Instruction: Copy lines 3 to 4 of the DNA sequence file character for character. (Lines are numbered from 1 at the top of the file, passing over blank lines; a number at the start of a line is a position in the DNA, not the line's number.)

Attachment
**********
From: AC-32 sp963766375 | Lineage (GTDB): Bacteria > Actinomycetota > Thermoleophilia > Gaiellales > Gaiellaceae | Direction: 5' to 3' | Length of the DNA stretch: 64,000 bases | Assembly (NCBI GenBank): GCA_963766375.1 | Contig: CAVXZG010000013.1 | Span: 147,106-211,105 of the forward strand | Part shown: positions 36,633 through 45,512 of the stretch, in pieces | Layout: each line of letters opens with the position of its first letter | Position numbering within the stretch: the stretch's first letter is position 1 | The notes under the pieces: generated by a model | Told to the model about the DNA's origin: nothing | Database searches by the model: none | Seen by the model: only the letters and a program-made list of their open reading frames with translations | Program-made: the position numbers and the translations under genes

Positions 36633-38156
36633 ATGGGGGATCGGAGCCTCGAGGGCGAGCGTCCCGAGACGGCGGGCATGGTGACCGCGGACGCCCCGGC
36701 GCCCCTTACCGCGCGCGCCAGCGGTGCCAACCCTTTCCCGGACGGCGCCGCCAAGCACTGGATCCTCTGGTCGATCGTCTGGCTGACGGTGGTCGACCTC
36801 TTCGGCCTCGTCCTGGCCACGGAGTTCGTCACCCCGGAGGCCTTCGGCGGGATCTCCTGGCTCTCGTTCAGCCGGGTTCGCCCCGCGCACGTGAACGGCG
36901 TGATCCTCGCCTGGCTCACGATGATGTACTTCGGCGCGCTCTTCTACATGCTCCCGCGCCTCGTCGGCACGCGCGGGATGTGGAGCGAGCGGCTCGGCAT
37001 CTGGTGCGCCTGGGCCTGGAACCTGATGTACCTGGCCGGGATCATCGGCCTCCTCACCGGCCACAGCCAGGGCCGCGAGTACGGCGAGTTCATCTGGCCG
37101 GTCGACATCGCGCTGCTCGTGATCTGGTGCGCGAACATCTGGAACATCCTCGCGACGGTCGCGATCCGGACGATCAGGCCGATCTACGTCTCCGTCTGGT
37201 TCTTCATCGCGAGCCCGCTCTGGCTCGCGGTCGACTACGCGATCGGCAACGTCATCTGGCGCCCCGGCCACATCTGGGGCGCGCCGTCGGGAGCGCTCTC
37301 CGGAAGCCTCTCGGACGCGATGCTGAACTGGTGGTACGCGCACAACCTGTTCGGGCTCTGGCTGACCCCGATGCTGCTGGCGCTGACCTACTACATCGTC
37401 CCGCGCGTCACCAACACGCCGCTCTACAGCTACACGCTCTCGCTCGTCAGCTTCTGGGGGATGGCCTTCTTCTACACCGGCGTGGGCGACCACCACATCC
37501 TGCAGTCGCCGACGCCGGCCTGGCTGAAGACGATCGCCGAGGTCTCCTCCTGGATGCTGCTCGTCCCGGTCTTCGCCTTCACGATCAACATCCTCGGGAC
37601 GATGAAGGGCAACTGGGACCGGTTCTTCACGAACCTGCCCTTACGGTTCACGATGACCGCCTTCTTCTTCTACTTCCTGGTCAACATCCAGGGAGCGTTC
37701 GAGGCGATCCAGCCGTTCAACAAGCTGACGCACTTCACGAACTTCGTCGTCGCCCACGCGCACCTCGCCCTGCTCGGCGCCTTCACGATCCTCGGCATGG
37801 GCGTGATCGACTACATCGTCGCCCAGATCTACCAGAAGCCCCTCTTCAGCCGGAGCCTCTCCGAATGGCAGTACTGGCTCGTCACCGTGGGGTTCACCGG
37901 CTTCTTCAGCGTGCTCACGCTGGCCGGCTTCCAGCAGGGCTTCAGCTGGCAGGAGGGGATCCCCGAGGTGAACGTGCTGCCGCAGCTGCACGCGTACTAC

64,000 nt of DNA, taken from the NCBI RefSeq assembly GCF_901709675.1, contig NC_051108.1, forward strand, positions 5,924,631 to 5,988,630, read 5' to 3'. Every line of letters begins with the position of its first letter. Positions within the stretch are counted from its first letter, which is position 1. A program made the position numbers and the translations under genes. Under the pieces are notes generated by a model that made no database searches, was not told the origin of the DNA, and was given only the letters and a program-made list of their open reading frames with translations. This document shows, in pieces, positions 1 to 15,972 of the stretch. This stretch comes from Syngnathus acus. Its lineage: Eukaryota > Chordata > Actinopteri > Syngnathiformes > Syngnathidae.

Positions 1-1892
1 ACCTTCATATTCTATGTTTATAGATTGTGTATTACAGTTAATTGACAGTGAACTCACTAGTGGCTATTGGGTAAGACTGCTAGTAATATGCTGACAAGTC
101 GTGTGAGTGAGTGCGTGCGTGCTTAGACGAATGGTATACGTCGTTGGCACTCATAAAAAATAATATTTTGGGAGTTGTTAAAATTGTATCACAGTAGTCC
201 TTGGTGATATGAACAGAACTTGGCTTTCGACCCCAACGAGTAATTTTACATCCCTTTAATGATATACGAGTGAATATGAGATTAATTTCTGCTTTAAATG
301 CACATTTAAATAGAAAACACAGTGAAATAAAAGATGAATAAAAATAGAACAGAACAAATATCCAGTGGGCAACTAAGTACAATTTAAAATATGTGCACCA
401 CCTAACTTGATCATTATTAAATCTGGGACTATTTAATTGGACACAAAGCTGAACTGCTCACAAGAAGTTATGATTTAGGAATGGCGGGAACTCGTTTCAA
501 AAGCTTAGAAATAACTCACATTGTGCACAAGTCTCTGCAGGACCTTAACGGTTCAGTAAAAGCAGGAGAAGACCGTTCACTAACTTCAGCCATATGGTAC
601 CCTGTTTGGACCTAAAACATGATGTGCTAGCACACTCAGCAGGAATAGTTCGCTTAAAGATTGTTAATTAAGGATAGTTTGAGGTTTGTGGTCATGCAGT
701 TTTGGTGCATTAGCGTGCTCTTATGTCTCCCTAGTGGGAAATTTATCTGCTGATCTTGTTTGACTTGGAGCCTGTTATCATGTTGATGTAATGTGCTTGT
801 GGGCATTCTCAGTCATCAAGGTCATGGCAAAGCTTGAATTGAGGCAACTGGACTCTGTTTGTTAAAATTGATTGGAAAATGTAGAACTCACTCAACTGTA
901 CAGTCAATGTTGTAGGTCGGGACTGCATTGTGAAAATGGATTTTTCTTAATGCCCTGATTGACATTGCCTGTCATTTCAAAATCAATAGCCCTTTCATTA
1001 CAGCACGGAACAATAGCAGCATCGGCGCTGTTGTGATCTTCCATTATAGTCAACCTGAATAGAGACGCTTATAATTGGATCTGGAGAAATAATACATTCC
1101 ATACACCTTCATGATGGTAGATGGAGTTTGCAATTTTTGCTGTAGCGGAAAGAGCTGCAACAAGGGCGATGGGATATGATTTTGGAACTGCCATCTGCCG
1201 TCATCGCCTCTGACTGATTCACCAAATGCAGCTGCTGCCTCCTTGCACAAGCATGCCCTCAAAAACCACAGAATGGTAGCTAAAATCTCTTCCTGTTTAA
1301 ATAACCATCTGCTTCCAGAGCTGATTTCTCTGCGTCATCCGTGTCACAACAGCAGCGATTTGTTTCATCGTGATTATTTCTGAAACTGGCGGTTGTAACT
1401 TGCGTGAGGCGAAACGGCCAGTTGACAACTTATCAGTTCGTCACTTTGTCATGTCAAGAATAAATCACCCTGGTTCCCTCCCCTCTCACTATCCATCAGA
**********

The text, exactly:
36633 ATGGGGGATCGGAGCCTCGAGGGCGAGCGTCCCGAGACGGCGGGCATGGTGACCGCGGACGCCCCGGC
36701 GCCCCTTACCGCGCGCGCCAGCGGTGCCAACCCTTTCCCGGACGGCGCCGCCAAGCACTGGATCCTCTGGTCGATCGTCTGGCTGACGGTGGTCGACCTC